Miss Kane County speaks up in the fight against cancer
Not many can say they’ve spearheaded a campaign against cancer before they were old enough to vote - such is the case for 16-year-old Maddison Patton, winner of the Miss Kane County Pageant’s Queen category.
“I did my platform because my grandma was a huge part of my life”, Patton explains. “She passed within a year of being diagnosed with cancer. We’ve all heard of cancer, but a lot of people see it as something that just happens to other people. Then someone you love gets it and it’s devastating. People need to be more aware.”
Patton’s campaign for breast cancer awareness is part of her stint as the reigning Miss Kane County Pageant Queen Patton took the crown over six other candidates in her category.
“I joined the pageant because I wanted to make friends.” Patton said. “When we moved here a few years ago, I lived in a big group with my family and just kind of hung out with them … then, starting high school, I wanted to make new friends! I originally went out for the pageant because it was a chance to meet people from both Kanab and Valley.”
Patton told the tale of her pageant success flustered but smiling. “It kinda scared me! I have lots of experience in the theater, but in the theater, you get months and months to prepare. The pageant was kind of nerve wracking, we had just a few weeks … It may have been crazy, but I’d say it made my summer like five times better. I would recommend to anybody to do it.”
Patton has big plans for her reigning year as Miss Kane County, especially supporting her cause and campaign. “It’s a lot of planning right now. We’re holding a raffle, a fundraising drive, a chalk dance … Right now, we’re just planning a lot, but we’ve got a ton happening very soon!” October is the nationally recognized Breast Cancer Awareness month, so much of Patton’s plans to support the cause line up with other initiatives like mobile mammograms and early detection conventions.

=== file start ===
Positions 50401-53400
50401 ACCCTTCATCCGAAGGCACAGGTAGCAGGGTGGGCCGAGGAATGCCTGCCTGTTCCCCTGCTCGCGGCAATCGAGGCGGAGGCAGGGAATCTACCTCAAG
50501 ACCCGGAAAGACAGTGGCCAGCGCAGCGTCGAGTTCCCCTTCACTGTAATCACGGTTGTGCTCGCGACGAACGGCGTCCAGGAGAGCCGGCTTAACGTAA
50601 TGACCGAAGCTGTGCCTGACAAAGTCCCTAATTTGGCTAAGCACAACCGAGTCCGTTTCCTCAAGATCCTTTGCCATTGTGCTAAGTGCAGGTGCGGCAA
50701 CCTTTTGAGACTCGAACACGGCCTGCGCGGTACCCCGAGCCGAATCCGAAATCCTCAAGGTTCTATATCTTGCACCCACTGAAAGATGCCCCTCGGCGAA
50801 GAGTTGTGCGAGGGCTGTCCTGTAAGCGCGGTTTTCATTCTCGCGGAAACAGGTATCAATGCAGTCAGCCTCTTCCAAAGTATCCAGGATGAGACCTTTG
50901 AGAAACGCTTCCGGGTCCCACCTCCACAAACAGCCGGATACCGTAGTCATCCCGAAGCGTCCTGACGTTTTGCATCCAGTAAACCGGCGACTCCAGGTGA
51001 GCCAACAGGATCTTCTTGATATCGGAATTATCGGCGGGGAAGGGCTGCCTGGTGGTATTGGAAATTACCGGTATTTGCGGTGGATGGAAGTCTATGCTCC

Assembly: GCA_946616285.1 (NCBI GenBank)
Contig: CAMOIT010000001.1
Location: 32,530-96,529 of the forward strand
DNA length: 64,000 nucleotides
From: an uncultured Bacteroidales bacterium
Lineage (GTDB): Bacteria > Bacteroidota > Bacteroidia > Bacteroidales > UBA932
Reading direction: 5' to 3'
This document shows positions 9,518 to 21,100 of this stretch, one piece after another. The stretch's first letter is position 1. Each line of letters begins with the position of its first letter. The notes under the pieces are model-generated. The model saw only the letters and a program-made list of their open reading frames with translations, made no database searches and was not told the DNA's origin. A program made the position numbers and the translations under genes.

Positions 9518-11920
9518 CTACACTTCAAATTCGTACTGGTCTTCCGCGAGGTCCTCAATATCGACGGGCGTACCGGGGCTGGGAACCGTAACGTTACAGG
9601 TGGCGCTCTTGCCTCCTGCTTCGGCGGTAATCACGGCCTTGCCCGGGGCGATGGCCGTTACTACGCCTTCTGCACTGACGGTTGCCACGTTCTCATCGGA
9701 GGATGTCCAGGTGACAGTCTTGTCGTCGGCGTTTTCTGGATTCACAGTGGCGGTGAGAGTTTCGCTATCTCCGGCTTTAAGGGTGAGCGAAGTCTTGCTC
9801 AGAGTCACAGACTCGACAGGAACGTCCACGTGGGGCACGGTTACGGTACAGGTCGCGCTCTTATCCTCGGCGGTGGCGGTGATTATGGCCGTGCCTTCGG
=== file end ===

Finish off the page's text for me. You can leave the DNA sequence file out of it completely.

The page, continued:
Other plans for the cause include, a community candlelight walk down main street, and a community outreach day with a support booth for anyone who has been affected by breast cancer. According to Madison’s mother, Elizabeth, the goal is to “show exactly how many people have been affected by this; to demonstrate how many people have breast cancer or know someone who has.” Both of these events will include opportunities for donations and other ways for the community to engage and support the cause.
Per Elizabeth, “These funds will stay 100 percent in our community and will go to people who need support … while they go through chemo or the aftercare of a mastectomy. Madison has been in touch with providers for custom supports for mastectomy patients, as well as with mobile mammogram and early detection services, with hopes of such services being available for October’s Breast Cancer Awareness Month activities.
As she summed up her experience, it would seem that Patton achieved her original goal for joining the pageant in the first place, as well as taking up her chosen cause with aplomb: “I met so many new people! I’ve made lots of new friends, not just the girls and not just from Kanab … and let everyone know they can donate to the cause and get people medical help by contacting me!”